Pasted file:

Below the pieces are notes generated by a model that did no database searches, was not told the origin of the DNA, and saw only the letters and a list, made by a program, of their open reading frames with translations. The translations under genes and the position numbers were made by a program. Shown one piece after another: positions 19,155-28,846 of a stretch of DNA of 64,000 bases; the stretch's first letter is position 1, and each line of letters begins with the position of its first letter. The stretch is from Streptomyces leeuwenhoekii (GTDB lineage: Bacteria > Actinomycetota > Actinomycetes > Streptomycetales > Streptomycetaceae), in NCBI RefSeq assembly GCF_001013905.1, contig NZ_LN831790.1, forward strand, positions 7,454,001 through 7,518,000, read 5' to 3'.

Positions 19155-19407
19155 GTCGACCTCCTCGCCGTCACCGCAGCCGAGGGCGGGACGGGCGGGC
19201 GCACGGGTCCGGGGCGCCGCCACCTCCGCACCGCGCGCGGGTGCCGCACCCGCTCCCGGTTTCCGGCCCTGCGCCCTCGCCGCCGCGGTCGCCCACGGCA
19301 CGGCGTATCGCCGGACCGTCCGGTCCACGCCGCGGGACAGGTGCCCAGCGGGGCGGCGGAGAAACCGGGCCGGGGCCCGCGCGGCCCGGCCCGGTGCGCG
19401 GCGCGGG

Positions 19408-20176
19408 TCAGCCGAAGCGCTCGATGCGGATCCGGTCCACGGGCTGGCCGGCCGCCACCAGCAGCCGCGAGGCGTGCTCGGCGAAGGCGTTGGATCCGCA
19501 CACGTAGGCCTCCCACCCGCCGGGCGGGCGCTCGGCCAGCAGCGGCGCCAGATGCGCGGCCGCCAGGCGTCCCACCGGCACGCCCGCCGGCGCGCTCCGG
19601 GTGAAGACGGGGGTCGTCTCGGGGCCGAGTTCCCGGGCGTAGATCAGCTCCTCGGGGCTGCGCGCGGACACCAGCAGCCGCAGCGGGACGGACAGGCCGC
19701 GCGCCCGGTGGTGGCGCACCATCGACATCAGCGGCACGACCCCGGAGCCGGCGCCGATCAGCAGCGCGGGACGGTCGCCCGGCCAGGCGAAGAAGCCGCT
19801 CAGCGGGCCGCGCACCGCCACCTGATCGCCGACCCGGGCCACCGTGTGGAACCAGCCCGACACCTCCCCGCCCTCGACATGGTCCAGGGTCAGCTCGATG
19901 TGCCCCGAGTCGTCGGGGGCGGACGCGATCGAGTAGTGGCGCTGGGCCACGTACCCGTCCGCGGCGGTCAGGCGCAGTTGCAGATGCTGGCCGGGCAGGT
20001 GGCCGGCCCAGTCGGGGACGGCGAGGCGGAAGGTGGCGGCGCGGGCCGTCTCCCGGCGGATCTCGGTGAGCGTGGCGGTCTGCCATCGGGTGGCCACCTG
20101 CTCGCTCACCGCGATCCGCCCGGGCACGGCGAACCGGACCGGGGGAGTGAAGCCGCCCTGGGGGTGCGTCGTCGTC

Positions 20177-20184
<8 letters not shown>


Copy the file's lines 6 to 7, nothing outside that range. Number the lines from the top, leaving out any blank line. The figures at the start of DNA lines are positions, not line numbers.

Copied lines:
19401 GCGCGGG

Positions 19408-20176